This new capability could be helpful in cases when a user don't want to be tracked on accessing Maps, and since using various apps and services utilize such data, it should be made clear when the data are not been tracked. And since the feature can be turned on, just like Chrome Incognito Mode, makes it easier to prevent your navigation data to be associated with Google account.

The Incognito Mode will also work everywhere that Google Maps is available, like Android Auto - which is Maps utility on cars that helps in navigation, and once the mode is activated in a car, it’ll show black status bar which reads the “Incognito Mode" is on.

For Android phones, simply selecting the option from your Google account icon, which will display a black status bar to inform you that the app is running in incognito mode. Additionally, the locator marker will turn to dark color to mark the change. Though, you’re still able to switch back to regular Maps whenever you choose.

To try out the feature right now, you should upgrade to the Preview Maps version 10.26, which requires that you’re registered on the select Preview Maps test group. And for the rest of us, we’ll just have to wait until Google finally rolls out the feature to all Maps users.

Google to roll out the ability to use Maps anonymously without tracking



Google has made it possible for web searchers to find specific or "key moments" from videos in search results, which feature will come handy for those looking for a particular scene in long videos.

While there are lots of way to discover visual and even audio information on Google, which ranges from finding the useful podcasts that explains the elements in the images, but searching inside a video was not possible before now. With this new capability, Google will make all videos somewhat skimmable like text, meaning it will be easy to overlook video content altogether.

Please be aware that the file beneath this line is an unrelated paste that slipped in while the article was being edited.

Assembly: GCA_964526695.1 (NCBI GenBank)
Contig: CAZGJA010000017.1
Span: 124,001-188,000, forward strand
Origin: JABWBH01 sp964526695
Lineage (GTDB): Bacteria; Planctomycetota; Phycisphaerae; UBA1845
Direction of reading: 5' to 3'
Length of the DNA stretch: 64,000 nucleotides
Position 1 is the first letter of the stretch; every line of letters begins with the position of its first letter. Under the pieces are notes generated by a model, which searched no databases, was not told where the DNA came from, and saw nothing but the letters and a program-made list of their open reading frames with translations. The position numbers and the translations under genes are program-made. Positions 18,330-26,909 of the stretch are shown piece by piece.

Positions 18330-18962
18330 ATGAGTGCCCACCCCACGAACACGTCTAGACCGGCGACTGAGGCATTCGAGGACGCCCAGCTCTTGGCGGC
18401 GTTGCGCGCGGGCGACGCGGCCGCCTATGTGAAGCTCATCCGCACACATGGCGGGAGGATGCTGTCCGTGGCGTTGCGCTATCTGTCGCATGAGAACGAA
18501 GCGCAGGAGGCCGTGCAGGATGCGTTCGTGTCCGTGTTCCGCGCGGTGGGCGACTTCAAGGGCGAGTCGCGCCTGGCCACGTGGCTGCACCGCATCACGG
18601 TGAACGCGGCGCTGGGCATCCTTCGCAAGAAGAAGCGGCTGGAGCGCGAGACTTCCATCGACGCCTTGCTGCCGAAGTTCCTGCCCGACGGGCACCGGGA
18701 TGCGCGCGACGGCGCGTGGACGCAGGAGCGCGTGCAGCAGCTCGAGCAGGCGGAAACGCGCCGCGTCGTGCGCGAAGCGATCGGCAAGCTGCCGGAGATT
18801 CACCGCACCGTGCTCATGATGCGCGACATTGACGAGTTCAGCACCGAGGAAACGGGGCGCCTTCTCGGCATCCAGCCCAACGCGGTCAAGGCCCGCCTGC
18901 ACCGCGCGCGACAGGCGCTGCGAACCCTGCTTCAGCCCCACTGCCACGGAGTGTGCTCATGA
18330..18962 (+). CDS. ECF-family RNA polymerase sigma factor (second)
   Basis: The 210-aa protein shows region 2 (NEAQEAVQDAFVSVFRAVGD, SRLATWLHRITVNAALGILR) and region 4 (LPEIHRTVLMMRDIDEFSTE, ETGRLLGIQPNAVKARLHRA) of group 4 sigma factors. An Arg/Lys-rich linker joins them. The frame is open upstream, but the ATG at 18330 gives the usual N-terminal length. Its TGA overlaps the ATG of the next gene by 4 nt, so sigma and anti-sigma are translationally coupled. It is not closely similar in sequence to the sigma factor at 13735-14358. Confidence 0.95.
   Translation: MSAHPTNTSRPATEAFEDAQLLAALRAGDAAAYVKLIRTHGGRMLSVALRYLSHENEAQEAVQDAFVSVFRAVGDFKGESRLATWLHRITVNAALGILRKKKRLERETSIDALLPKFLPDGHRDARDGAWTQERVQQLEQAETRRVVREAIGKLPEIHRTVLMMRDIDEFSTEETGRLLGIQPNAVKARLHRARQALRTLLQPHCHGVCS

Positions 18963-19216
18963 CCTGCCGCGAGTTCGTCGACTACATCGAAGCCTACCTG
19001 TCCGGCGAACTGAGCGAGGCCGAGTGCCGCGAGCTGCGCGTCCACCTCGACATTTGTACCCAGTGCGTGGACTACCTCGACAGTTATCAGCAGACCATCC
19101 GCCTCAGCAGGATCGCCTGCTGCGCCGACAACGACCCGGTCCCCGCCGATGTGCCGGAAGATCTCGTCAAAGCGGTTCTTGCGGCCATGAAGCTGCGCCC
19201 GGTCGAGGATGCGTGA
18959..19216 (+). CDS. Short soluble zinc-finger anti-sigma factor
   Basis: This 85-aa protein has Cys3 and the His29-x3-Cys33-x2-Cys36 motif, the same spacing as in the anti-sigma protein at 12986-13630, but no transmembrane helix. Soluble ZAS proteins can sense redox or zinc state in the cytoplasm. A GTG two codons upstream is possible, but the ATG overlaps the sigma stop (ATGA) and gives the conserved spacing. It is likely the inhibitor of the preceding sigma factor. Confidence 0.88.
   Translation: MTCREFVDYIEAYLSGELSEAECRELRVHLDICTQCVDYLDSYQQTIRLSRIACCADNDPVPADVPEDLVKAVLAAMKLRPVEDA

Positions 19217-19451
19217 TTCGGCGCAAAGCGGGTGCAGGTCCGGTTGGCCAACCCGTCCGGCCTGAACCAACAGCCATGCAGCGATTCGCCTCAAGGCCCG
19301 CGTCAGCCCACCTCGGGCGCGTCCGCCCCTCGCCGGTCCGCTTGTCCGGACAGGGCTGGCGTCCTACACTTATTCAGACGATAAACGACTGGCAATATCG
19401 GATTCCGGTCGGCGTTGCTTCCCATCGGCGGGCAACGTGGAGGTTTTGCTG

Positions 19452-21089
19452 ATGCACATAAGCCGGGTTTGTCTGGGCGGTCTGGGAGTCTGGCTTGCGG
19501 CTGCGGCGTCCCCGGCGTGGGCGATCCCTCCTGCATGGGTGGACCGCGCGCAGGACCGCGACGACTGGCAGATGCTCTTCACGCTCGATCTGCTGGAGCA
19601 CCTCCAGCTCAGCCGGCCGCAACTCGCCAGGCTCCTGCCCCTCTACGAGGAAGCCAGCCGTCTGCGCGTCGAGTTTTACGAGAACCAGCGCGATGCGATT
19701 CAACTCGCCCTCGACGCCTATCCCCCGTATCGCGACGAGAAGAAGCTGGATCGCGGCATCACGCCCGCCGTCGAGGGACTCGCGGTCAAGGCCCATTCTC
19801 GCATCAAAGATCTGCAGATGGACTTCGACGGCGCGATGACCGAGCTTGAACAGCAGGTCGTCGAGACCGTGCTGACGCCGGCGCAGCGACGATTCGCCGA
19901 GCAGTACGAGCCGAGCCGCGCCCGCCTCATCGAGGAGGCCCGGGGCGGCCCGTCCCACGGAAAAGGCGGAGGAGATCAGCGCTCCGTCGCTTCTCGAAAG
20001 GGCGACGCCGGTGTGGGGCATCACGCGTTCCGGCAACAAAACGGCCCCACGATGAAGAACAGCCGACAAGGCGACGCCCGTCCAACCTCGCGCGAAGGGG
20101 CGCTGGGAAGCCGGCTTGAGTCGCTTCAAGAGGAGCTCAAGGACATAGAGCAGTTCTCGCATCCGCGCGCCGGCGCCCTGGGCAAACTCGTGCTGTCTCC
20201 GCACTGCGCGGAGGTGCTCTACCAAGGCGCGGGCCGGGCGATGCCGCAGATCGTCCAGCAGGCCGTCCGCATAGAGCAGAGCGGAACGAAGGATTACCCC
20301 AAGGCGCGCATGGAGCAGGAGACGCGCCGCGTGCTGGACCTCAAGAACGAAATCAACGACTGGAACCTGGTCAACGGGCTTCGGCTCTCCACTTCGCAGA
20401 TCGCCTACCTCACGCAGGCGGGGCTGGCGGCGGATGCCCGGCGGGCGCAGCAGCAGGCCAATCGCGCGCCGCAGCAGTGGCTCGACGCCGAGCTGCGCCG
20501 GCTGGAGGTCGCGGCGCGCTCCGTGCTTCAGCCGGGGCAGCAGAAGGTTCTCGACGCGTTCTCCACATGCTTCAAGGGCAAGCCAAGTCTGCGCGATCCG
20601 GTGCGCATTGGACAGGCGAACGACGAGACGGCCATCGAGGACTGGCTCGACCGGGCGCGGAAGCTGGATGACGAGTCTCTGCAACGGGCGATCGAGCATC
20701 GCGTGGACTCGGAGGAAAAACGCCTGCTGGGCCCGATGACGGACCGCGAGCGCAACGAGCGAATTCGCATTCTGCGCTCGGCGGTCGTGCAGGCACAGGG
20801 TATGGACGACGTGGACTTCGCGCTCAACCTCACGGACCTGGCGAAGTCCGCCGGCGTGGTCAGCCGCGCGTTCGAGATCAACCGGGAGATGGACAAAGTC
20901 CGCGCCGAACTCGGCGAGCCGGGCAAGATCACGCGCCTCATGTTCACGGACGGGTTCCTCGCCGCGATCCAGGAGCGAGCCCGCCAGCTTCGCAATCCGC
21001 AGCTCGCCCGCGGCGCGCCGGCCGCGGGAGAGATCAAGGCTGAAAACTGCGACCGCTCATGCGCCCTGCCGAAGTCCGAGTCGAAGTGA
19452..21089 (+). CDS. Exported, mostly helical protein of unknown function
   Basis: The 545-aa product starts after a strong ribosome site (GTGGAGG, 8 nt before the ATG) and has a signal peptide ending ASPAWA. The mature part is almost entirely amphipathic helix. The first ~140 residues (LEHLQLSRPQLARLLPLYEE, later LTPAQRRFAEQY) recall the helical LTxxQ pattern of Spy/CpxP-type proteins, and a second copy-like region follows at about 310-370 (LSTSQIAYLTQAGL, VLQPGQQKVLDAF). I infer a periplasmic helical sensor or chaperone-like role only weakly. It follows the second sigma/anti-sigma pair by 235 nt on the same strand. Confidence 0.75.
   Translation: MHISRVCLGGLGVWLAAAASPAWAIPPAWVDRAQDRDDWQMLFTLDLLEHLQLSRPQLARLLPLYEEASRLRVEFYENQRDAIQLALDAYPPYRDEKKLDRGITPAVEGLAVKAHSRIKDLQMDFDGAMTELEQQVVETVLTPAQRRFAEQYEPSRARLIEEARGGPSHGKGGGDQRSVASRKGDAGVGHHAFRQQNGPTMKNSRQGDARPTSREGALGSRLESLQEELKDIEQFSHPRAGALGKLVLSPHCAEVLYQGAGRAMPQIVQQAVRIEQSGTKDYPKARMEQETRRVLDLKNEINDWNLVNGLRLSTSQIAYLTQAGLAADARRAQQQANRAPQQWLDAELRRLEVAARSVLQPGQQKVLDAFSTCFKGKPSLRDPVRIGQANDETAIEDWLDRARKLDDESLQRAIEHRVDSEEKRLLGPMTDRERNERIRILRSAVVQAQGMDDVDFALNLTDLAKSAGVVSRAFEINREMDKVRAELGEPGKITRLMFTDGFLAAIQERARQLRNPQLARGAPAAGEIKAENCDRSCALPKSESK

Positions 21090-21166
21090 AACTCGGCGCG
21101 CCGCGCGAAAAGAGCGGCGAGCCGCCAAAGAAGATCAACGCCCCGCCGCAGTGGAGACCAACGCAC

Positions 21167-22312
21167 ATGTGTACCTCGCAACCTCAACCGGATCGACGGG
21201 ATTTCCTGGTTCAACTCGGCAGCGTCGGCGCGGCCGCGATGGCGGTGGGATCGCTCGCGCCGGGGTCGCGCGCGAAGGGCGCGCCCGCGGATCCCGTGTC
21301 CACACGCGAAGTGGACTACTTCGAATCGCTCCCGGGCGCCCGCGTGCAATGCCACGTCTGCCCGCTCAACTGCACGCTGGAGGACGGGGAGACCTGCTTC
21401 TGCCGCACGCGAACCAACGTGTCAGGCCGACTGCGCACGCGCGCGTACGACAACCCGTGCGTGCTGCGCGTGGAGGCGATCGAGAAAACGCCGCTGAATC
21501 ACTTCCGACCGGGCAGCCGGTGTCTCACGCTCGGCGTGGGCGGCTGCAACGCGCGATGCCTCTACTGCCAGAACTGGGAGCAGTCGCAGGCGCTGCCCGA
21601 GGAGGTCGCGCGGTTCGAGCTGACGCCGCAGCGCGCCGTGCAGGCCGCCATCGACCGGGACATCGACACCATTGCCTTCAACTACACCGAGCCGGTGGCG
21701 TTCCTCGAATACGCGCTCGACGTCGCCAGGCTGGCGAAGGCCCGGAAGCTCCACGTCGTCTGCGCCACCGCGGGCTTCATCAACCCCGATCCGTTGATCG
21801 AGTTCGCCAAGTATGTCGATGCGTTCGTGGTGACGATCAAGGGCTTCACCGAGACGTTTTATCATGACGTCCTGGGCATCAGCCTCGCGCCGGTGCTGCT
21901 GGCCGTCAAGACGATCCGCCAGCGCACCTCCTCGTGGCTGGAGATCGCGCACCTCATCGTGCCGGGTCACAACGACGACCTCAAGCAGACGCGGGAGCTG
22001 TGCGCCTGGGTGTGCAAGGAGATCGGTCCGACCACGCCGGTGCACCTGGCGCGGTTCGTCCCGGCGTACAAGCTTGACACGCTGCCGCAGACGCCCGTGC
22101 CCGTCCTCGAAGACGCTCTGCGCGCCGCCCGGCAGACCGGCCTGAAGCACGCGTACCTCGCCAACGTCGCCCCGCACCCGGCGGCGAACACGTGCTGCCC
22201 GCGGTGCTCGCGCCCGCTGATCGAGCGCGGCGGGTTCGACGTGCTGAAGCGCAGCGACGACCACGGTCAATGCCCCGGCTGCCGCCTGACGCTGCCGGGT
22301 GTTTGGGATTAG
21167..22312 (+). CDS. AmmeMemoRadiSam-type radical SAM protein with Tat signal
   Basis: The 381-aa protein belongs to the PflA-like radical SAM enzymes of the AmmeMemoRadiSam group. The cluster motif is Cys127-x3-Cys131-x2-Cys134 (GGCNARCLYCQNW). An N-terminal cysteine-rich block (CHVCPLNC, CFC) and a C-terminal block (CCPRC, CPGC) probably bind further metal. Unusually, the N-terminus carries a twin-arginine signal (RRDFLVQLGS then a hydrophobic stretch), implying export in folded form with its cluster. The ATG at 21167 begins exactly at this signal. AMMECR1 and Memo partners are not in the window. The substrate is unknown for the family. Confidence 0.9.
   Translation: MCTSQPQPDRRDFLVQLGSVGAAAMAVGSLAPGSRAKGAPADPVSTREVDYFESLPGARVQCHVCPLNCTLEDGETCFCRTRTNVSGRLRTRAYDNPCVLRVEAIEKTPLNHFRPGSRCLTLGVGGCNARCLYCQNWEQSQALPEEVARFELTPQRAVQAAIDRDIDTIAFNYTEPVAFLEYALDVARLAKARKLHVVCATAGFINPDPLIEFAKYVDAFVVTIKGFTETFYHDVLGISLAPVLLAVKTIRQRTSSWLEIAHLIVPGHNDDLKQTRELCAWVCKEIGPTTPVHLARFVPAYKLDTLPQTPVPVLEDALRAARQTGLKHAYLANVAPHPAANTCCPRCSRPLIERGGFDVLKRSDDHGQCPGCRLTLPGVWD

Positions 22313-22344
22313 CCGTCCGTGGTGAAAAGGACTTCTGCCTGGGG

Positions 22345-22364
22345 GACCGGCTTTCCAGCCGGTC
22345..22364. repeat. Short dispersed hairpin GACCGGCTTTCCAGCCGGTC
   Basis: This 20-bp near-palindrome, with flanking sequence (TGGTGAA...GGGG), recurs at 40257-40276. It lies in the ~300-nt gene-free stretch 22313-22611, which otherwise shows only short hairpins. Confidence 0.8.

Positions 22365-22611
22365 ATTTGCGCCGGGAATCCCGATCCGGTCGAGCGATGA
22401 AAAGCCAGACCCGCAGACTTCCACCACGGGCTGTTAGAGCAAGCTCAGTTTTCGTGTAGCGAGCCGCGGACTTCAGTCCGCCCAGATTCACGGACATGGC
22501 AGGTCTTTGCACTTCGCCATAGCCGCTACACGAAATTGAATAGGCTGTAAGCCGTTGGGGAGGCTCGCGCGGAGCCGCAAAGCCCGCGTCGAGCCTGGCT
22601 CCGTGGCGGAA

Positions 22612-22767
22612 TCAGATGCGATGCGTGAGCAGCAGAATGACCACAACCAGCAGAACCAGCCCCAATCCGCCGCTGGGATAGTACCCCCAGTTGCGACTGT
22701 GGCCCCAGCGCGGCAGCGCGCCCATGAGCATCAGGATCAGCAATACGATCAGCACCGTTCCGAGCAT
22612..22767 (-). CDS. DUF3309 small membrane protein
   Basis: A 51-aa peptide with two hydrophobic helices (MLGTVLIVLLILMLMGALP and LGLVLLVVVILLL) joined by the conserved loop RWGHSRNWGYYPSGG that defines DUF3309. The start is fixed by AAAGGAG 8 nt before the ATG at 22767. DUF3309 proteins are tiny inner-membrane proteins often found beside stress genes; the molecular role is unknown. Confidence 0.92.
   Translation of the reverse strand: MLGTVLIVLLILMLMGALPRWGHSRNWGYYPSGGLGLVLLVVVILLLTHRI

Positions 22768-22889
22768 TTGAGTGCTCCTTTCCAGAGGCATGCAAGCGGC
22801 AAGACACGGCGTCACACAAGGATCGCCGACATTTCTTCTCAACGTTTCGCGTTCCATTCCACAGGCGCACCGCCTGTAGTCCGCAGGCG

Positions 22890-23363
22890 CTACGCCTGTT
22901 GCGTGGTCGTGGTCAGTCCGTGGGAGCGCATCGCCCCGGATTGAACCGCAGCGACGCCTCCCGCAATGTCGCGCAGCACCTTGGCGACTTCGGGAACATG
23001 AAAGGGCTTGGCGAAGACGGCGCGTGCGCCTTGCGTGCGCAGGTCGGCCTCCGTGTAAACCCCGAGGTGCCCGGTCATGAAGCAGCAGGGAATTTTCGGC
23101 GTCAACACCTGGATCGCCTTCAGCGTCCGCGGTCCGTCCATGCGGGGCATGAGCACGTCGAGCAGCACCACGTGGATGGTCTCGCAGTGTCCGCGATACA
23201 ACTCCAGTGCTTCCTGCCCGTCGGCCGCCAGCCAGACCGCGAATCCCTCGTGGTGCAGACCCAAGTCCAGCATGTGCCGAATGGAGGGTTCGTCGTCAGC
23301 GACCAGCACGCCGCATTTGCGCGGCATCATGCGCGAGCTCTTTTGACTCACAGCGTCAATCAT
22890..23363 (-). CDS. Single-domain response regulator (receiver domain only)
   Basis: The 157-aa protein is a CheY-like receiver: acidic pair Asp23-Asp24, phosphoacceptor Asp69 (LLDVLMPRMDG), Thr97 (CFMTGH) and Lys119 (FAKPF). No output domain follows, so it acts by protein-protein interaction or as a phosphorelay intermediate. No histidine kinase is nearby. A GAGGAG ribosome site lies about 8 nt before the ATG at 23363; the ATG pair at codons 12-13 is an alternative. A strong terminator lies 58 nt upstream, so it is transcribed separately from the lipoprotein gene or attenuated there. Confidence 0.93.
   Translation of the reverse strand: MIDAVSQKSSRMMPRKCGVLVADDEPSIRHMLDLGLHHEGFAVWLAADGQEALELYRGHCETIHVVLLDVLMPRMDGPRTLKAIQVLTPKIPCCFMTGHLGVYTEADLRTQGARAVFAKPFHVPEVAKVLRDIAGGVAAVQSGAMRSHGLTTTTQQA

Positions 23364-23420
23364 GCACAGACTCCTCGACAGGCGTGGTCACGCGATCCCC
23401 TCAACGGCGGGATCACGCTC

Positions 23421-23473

However, video creators will have to provide timestamps in their videos to make them easy for a searcher to run a quick scan of the video content, without necessarily going through the whole of the video.

Steps to highlight Key Moments in Videos on Google Search



If you search for instance, "how-to videos with multiple steps", or perhaps longer videos like a documentary, Google will also provide links to some key moments within the video based on the timestamps provided by the video creators.

So, you’ll be able to easily sift through the content to see find the particular video that has what you’re searching for, and the specific section of the video. And this will especially benefit those people who make use of screen readers, as it will make videos more easily accessible.

What Languages & Video format are supported?



For now, you can only be able to find the key moments for YouTube videos on Google Search in English. And the video creators are required to provide timestamp data in the video description for the feature to work.

Google will also introduce a way for other video creators across the web to markup their videos so that they can be more easily searchable on the search engine.

And soon, you’ll will be able to find any key moments from all videos from around the world, including CBS Sports and NDTV, as they've already started implementing the markup code to their videos, with more creators still looking to adopt this helpful feature, and perhaps it will be available in more languages in the near future.